Edouard hit Texas today with 70mph winds and tons of rain. Local officials are worried that this may be a sign of the apocalypse and god's general unhappiness with the lack of gay marriage in the state.
"We think that maybe God is fed up with our biblical-based stance on homosexuals," says Bea O'Problem, local Baptist and all-around do-gooder. "But God has to realize we stand by His word even when He doesn't."
Churches are scrambling to get in a word with the Big Cheese before any more tropical storms or hurricanes develop off the coast of the Bible Belt.
"We're having a prayer breakfast for all the non-homosexual men in the area first thing in the morning," Rev. Ima Facist was reported as saying early this morning before hopping into his storm shelter. "We ask that all the women-folk take some time to prepare a hearty breakfast for all the men-folk with whatever they can find in the storm's ruins. And it better be good," he quickly finished before his door slammed shut behind him.
Edouard is expected to dump heavy rains in already flooded areas of Texas--none of which allow same-sex marriage or same-sex divorce--and some residents are asking for answers.
"We pray and pray and pray," local housewife Amanda Huggenkiss said while her 12 young ones scampered about for clean diapers and scraps of food. "But Jesus jes' don't seem to care none anymore."
Officials estimate Edouard will leave behind millions of dollars in damages, but the blue-staters from the secular portions of America have already pledged more aid and support than those in Texas had to begin with.
"Regardless of which fairy-tale you happen to believe in or worship, we'll always be here with food, clean water, blankets and clothing for all those in the Bible Belt," Hap P. Agnostic said, safe in his liberal home in Massachusetts as Edouard made landfall. "Someone has to take care of these people, especially when their God doesn't seem to care one way or another."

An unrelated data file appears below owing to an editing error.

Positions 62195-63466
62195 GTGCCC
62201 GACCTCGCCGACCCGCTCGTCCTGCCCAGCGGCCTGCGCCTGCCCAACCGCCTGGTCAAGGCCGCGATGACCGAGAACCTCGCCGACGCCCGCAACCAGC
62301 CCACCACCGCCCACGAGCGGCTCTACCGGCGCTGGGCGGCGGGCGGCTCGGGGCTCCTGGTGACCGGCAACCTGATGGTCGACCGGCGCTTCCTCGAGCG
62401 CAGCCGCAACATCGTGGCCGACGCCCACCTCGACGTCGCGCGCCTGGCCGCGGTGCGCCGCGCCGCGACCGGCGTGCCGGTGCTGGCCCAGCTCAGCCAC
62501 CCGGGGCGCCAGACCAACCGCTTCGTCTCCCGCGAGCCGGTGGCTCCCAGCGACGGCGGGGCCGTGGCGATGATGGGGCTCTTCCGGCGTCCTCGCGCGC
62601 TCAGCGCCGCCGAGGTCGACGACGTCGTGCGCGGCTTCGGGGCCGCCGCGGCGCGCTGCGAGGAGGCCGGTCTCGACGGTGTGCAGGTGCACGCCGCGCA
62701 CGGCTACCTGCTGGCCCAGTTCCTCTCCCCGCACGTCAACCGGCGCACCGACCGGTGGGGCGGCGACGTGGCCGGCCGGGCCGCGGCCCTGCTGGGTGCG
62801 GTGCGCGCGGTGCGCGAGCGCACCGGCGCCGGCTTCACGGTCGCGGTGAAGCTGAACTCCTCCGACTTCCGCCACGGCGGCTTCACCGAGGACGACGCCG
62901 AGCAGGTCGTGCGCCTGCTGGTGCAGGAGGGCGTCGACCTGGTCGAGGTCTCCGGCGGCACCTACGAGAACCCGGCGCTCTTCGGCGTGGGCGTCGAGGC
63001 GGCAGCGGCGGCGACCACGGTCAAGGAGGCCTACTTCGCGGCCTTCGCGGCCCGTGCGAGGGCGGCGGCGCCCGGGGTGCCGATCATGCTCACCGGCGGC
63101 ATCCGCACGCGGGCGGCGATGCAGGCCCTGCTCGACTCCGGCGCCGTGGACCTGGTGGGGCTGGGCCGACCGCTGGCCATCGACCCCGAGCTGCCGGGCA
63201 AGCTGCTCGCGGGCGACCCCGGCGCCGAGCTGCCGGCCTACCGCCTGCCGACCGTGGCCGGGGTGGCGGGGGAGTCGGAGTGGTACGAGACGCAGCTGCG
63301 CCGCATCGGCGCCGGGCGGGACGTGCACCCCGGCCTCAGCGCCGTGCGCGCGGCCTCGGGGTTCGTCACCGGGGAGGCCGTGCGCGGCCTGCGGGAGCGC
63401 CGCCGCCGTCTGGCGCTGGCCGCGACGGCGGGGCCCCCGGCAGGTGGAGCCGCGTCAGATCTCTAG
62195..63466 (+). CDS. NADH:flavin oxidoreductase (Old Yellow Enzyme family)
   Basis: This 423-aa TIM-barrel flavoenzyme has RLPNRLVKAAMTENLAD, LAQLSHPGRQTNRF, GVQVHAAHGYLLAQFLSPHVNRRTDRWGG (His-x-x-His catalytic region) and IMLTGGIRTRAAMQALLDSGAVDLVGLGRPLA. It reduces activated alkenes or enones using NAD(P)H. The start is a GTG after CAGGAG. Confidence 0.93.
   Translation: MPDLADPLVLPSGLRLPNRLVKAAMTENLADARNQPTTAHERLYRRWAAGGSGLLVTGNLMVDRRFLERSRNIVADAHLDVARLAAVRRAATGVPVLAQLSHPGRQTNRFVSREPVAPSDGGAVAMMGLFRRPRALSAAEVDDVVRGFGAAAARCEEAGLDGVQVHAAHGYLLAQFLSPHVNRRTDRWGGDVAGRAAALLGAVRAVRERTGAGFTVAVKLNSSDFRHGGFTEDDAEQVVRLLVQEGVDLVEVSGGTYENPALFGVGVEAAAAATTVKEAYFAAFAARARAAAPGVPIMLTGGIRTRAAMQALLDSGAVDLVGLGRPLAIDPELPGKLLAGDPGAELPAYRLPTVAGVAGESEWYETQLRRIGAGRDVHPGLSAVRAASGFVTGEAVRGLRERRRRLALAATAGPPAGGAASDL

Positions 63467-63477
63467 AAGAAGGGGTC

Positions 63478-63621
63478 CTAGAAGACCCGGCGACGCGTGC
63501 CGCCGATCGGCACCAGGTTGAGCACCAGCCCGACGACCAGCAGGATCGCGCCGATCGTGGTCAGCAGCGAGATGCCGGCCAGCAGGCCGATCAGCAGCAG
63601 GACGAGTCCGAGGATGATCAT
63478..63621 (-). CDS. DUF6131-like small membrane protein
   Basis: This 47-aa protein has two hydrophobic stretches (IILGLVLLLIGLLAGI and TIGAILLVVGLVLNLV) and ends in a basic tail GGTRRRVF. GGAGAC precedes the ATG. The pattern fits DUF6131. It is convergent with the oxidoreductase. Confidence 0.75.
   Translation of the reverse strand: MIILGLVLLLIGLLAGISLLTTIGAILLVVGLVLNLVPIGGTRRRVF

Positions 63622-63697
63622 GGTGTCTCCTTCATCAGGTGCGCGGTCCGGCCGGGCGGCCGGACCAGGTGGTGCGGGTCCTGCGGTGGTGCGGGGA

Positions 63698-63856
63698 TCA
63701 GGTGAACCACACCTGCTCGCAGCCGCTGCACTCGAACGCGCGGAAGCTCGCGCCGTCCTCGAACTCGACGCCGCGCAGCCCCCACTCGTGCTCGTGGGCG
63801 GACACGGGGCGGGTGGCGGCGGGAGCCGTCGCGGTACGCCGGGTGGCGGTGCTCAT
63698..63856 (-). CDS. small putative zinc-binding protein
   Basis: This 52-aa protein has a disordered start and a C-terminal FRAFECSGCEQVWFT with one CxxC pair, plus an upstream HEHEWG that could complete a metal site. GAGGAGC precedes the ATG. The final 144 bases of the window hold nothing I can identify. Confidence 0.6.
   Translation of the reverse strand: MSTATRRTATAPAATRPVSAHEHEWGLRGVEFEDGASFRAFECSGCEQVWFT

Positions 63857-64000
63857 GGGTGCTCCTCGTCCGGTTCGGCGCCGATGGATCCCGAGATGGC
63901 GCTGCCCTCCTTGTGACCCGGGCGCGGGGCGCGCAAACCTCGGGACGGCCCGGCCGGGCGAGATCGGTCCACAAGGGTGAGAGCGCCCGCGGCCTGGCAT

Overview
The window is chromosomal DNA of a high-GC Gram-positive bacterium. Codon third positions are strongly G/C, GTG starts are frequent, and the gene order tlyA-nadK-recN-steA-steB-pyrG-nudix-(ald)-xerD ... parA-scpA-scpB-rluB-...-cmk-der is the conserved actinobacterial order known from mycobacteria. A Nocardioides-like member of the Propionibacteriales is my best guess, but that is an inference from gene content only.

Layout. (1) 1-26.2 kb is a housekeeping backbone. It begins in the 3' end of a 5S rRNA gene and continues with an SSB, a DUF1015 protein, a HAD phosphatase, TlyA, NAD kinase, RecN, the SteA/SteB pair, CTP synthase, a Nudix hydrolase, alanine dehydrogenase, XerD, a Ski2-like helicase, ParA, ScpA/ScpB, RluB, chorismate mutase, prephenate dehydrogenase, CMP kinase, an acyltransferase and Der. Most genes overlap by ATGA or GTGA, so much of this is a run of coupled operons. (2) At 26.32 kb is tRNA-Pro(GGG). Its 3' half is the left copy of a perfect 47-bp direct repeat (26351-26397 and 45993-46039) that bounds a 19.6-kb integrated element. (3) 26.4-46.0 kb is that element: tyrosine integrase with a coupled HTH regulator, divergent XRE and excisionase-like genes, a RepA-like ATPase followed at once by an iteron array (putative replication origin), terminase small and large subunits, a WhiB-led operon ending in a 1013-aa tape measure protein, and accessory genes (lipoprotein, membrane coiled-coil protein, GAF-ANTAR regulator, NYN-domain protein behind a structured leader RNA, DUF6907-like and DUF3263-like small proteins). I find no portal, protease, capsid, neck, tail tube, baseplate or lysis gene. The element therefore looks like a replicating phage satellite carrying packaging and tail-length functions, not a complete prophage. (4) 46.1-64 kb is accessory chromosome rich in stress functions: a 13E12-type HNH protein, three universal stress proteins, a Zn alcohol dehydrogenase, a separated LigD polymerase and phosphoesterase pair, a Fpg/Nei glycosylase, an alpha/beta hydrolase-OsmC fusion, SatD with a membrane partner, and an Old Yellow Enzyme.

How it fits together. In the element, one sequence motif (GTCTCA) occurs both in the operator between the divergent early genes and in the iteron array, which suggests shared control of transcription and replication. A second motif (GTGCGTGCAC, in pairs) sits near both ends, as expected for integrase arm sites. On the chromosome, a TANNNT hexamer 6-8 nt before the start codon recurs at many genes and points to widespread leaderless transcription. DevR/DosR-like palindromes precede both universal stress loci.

Some locals were upset by Hap P.'s remarks, as Texan local Homer Sexual was quick to point out after a telephone pole landed on his garage. "It's for people like him that God does things like that to my garage!"
Homer step-brother and son-in-law, Heywood U. Fukme, quickly chimed in, "Yeah! God's jes' got bad aim is all!"
Regardless of whether God needs Pearl Vision, aid from all over the U.S. is ready to help as soon as Edouard clears the area. Blue staters reckon this cycle will keep happening as long as people look to supernatural explanations for natural events, and hold out no hope of the Bible Belt learning from its own mistakes. "If I were going to live in Florida or Texas, or anyplace else that gets hit with these types of natural disasters, I myself may be more inclined to think someone or something was out to get me," said Hunk O'Burninlove from his ranch in northern Idaho, "but then again, it still wouldn't make sense to think that way. People have go to learn, and last time I checked, a public education was still free in this country."
Education may be free, but it may take more than a miracle to get others to see what's right in front of them.
Just another hurricane.